Back in the 1980s, before rugby union became a professional sport, the main problem in Welsh rugby was that we would lose our best players to rugby league, which was a professional sport. The phrase used was that so-and-so would be “going up North” (as rugby league is predominantly played in the North of England).
Rugby union turned professional in 1995, so the drain of talented Welsh players to rugby league has ceased. But, in its place is an almost equally damaging drain, our most talented players are going to play in France and England because of the offer of more money than they can earn in Wales. In the last few years, several of Wales’ national team players have gone to France to play, including Gethin Jenkins, James Hook and Mike Phillips.
Welsh rugby, after successfully defending their 6 Nations title by smashing England 30-3 a few weeks ago, now finds itself in turmoil over George North. He has been playing for the Scarlets this last several seasons, but has apparently been lured to go to the English club Northampton next season. What is worrying about this is how young he is, North is right at the start of his career, so that his leaving Wales in search of more money when he is still climbing to the height of his rugby career is very worrying.
A row seems to have broken out between North’s region, The Scarlets, and the Welsh Rugby Union (WRU). The WRU claim that the Scarlets entered into talks to sell North with various clubs without even informing the player. Whether there is any truth to this accusation we will have to see, but I find the whole episode sad on two counts. First, as I have said above, it is very worrying when Wales’ youngest talent is thinking of leaving Welsh regional rugby to earn more money elsewhere. Secondly, yet again after some success, Welsh rugby starts internally squabbling. Why are the Welsh so adept at this?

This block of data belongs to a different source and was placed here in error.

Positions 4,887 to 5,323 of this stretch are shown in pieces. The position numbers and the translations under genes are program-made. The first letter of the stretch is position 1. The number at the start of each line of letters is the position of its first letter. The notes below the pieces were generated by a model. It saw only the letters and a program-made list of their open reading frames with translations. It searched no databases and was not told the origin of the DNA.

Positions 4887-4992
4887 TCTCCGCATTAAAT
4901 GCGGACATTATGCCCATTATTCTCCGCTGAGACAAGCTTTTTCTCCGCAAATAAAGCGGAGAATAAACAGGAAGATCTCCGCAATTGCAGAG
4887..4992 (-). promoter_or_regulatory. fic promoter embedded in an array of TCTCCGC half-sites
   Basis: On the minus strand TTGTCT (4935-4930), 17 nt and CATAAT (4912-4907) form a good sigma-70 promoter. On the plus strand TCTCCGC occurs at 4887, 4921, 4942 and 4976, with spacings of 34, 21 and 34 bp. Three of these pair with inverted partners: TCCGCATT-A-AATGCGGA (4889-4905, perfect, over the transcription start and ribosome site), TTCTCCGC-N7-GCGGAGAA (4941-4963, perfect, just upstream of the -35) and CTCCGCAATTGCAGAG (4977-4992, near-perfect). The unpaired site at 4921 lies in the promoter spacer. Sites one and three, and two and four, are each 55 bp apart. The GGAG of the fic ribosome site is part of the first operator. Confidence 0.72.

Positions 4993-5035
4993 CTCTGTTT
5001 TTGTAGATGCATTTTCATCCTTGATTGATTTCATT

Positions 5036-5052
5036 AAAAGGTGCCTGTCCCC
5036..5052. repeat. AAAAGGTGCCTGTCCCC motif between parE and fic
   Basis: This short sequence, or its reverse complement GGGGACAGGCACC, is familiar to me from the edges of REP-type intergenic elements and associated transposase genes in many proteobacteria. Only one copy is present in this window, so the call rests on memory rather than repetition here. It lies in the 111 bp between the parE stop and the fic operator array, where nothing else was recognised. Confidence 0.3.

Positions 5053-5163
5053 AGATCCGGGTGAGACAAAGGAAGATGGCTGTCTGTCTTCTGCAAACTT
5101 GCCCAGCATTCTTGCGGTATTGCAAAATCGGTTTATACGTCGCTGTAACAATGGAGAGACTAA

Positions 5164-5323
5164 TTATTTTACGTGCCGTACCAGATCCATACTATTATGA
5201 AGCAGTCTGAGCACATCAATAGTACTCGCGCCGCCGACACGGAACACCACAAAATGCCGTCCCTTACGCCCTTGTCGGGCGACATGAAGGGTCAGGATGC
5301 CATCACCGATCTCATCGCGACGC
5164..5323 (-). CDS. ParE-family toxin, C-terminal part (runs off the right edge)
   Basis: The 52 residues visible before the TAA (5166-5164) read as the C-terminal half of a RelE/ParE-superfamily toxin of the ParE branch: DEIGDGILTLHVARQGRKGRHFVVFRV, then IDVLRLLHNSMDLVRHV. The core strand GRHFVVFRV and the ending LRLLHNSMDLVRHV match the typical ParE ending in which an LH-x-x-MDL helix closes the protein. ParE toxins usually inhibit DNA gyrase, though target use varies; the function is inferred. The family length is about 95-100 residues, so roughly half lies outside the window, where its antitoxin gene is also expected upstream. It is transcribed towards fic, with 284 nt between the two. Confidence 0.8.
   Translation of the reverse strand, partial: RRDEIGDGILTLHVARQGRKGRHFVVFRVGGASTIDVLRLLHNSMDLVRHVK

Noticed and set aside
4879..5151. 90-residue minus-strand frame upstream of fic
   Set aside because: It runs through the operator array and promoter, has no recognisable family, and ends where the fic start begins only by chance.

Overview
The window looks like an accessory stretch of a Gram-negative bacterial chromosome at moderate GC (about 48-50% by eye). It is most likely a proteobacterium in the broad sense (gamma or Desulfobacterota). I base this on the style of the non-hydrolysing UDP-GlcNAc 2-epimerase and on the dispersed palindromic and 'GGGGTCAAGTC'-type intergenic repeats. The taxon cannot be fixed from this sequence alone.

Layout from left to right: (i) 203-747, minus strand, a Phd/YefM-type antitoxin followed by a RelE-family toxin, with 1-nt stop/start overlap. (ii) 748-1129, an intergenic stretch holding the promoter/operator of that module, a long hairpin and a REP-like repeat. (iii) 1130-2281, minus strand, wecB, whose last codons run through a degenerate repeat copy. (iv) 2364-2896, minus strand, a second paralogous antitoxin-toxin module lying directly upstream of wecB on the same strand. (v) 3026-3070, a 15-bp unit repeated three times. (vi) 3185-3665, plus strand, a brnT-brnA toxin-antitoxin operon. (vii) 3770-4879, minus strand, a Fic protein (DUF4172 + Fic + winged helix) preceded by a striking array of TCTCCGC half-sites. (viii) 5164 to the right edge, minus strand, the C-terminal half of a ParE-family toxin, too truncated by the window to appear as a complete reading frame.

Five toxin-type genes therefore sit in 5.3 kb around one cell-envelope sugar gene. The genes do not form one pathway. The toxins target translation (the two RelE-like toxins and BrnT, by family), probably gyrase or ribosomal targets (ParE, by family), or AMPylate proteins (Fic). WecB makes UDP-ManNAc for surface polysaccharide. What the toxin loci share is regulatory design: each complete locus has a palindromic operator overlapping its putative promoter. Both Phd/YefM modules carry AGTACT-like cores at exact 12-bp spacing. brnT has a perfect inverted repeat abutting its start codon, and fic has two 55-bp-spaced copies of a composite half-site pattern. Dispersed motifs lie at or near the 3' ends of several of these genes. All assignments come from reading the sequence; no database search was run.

Throughout our history, going back to to the time of Rhodri Mawr (after whom I was named) in the 9th Century, Wales usually disintegrates into internal squabbling and back-biting. Even our last native prince, Llywelyn Fawr, was probably killed by the betrayal of a fellow Welshman who had been paid by Edward the 1st of England. After the 2005 Grand Slam (our first since the 1970s), Welsh rugby disintegrated into chaos with Mike Ruddock resigning amid rumours of a “player power” takeover of his authority.
One of the several issues the four Welsh rugby regions and the WRU are currently squabbling over is central contracts, a subject to which I will return in the next week or so. I only hope both the Welsh rugby regions and the WRU can keep in mind that the most important thing in Welsh rugby is the success of our National team. All else is secondary to that goal. It would be very sad if the fighting going on in Welsh rugby presently were to detract from the glittering future which could lie ahead of our National team if their talents are channelled and nurtured correctly.